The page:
Ant Colony Optimization Algorithms with Multiple Simulated Colonies Offer Potential Advantages for Solving the Traveling Salesman Problem and, by Extension, Other Optimization Problems

(1) Scripps Ranch High School, San Diego, California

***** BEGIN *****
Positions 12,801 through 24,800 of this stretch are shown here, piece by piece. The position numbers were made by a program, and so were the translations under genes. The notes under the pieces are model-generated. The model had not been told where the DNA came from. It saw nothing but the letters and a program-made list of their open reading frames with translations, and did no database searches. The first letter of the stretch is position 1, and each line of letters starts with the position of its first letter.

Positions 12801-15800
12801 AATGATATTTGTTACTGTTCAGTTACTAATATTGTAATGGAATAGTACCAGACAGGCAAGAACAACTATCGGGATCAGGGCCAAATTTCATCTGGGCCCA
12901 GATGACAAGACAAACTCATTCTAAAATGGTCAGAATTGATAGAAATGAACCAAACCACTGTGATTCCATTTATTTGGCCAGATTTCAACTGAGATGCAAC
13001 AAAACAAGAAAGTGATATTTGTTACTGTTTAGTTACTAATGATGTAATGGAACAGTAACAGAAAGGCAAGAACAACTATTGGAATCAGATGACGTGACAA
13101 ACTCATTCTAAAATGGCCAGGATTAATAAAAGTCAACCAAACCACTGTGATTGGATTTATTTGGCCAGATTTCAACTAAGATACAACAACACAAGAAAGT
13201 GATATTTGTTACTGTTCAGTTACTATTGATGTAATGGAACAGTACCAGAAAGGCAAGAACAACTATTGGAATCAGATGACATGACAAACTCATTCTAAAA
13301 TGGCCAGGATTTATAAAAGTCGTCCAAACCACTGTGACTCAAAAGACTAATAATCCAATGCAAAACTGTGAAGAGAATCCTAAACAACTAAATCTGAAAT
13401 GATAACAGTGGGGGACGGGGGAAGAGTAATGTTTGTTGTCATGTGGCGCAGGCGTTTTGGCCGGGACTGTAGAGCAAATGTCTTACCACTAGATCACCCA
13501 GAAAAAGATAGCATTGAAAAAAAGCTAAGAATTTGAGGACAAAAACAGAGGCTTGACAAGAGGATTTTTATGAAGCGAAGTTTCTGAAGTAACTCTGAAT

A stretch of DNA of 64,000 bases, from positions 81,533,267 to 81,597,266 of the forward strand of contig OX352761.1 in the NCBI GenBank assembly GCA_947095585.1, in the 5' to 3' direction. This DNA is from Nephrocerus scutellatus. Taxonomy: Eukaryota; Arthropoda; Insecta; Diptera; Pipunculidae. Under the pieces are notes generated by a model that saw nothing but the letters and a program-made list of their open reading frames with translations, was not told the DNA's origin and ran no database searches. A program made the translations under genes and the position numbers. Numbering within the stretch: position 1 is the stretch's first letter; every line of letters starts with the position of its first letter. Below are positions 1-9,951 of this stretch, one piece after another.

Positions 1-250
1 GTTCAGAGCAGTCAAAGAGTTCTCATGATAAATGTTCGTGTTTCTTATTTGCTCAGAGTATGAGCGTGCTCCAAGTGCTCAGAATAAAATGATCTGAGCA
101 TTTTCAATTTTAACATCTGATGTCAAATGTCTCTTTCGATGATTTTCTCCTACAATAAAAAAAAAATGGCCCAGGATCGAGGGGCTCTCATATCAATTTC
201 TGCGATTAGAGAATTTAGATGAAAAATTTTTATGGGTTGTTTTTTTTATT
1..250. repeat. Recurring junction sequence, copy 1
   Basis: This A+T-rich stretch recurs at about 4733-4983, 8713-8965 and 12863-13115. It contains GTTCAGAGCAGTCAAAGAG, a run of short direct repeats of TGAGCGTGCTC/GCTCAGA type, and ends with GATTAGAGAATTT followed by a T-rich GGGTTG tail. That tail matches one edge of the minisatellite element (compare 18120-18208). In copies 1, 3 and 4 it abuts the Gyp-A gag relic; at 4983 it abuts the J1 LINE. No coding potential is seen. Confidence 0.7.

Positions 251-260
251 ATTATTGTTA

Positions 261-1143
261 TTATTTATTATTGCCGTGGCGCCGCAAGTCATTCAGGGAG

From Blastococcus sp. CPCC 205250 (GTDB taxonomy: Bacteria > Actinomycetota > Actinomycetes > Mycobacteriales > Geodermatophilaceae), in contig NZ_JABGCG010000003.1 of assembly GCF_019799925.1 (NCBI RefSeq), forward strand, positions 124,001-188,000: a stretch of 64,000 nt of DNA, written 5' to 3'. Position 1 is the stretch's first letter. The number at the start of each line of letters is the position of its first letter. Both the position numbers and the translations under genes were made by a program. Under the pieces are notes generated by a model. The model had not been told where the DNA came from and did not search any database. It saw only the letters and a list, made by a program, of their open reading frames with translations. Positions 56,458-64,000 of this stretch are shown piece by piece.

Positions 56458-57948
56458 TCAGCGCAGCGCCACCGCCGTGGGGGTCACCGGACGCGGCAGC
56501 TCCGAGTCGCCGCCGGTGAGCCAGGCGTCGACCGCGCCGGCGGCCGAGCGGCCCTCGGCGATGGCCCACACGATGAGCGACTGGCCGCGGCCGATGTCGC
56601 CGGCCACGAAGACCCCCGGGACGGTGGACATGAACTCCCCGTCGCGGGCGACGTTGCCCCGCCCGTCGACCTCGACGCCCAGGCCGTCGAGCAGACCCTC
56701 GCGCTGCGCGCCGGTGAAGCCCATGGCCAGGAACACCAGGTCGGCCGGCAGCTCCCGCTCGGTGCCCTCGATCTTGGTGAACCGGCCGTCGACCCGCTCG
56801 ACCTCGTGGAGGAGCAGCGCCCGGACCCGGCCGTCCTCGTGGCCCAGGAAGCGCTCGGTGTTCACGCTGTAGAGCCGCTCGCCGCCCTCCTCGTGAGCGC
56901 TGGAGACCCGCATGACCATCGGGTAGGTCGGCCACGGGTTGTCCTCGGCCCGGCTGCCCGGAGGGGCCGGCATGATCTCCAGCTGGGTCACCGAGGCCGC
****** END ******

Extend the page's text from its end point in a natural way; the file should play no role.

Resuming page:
The traveling salesman problem (TSP) is a classic problem in optimization, frequently used for measuring the performance of optimization algorithms. The goal in solving the TSP is to determine the lowest-cost circuit through a set of cities on a graph. Ant colony optimization (ACO) algorithms, inspired by nature, use simulated ants that modify their environment through laying and removing pheromone, represented by weights on the edges of the graph connecting each city. In this study, a novel algorithm is developed, Multi-Colony System (MCS), which uses multiple colonies of simulated ants in combination to produce superior solutions to the TSP. In comparison with Ant Colony System (ACS), a standard well-performing ACO algorithm, MCS has displayed improved performance, producing tours up to 19.4% shorter than those of ACS in the same amount of time. The performance of MCS in this study presents potential advantages in applications beyond the TSP, including the ability of multiple colonies to both develop a greater number of solutions simultaneously and to more efficiently avoid local maxima in the search space.

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